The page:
In this photo taken by AP Images for Excedrin, six-time...

In this photo taken by AP Images for Excedrin, six-time NBA All-Star and New York Knicks basketball player Amar'e Stoudemire, right, shoots hoops with Walt Arnett, 29, of Lexington, Ky., winner of the Excedrin "What's Your Headache?" contest, after a ceremony at Chelsea Piers. (June 15, 2011) Credit: AP

Amar'e Stoudemire is still dealing with a backache.

"It's still a little sore, but it's better today," he said Wednesday at a marketing event at Chelsea Piers for a Facebook campaign organized by the pain medicine Excedrin whose slogan, coincidentally, asks: What's your headache?).

Stoudemire strained a muscle in his lower back during warmups before Game 2 of the Knicks' first-round playoff series with the Celtics. The injury limited him to less than 18 minutes in that game and hampered him for the rest of the series, which ended in a four-game sweep. Six weeks later, Stoudemire admitted the back was "still pretty tight" but added that he has been able to work out regularly.

He put up a few jumpers and even made a few moves to the basket for a photo op and moved well for someone in a suit. "It's a strained muscle," he said. "It takes a while to get that motion back."

He and Chauncey Billups (strained tendon in his left knee) went down early in the series, which gave the Knicks little chance to compete against the veteran-laden Celtics. Billups recently had a follow-up MRI on the knee, which showed no further damage. Billups is expected to begin his offseason regimen in July in Los Angeles.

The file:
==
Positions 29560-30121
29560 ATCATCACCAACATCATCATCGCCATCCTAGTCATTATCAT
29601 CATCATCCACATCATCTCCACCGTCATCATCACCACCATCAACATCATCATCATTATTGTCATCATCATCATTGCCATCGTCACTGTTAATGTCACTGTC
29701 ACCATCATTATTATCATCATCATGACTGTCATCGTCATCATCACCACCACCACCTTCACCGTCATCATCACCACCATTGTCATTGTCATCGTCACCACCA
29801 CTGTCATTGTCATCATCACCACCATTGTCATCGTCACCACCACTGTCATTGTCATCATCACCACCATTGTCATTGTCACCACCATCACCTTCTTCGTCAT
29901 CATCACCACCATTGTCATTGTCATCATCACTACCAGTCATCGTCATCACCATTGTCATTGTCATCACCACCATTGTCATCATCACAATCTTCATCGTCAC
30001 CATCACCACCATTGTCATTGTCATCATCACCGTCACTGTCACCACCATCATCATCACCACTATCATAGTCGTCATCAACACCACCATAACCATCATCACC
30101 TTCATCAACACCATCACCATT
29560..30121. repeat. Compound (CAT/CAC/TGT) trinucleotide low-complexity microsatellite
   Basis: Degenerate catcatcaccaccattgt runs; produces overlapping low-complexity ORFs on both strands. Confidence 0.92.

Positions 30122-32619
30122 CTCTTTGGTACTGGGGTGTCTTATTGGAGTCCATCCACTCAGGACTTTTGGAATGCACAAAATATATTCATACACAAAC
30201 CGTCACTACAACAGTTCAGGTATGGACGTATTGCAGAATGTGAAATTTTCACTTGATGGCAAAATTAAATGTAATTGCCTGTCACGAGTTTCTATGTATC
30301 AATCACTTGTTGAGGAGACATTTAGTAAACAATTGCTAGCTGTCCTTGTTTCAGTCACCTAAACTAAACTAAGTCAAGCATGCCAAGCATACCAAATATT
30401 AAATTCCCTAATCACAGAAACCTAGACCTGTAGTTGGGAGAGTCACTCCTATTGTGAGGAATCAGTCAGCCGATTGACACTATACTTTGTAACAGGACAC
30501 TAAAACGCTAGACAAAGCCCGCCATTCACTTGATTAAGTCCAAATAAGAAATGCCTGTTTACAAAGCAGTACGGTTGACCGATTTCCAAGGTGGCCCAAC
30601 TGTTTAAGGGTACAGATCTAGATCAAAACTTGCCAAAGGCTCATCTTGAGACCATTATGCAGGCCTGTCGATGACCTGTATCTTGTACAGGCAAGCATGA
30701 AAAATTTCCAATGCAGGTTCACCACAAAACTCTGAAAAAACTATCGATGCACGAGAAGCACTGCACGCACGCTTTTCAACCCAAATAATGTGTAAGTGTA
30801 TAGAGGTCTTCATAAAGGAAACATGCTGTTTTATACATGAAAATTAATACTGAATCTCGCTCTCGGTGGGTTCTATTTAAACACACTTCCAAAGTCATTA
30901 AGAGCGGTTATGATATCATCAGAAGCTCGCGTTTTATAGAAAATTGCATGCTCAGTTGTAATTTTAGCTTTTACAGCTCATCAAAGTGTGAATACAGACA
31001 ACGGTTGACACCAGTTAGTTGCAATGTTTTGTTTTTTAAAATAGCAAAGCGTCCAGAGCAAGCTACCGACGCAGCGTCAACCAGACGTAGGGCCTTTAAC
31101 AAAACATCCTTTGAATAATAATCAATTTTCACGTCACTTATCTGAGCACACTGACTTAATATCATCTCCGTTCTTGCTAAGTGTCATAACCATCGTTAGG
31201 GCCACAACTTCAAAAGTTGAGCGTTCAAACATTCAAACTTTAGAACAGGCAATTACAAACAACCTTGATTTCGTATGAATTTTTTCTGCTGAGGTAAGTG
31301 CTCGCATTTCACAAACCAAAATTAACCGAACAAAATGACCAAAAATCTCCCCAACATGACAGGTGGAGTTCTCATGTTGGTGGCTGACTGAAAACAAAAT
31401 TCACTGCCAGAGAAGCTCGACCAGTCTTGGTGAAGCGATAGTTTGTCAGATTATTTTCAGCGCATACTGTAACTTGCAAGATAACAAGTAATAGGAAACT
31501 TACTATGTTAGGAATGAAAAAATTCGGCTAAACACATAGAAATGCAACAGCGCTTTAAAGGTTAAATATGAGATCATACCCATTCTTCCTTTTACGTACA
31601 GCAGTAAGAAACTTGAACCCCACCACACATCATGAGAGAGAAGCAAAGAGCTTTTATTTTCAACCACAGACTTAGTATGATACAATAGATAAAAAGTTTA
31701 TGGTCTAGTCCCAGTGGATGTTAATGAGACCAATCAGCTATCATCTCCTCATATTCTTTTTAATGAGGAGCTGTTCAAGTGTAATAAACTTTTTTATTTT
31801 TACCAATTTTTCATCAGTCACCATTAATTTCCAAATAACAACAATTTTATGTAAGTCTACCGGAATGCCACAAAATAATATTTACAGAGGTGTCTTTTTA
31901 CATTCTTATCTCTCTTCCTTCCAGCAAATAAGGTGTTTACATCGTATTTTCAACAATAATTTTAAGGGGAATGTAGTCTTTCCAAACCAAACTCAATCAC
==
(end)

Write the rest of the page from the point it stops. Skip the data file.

Stoudemire also will be in Los Angeles, most of this offseason and said he already has talked with Carmelo Anthony about getting their Knicks teammates together for workouts.

With the strong possibility of a lockout looming, it may be awhile before the group returns to New York for training camp.

"We're all going to try to meet up in L.A., to start training maybe mid-July," he said.

The success of the Miami Heat's Big Three, which came within two wins of the NBA title in their first season together, provided reason for Stoudemire to believe the Knicks aren't that far away, either.

"Whenever you have two great players together," he said, "you have an opportunity to do something special . . . The key to the factor is, you have to get better defensively.''

Mike D'Antoni plans to address that issue by hiring a defensive assistant coach.

This is yet another critical offseason for the franchise on many levels, starting with the NBA's new collective bargaining agreement. A revised system, especially if the league gets the hard cap it is seeking, could cause a dramatic change in plans for the Knicks, who are hoping to add one more star player (Chris Paul, Deron Williams), before 2012.

Then there is the question of who will replace Donnie Walsh at the helm. Walsh's sudden departure came as a surprise to Stoudemire.

"I was a little shocked; I had no idea," he said. "But after talking to Mr. Walsh, he felt positive about the decision he was making, which made me feel positive about it."

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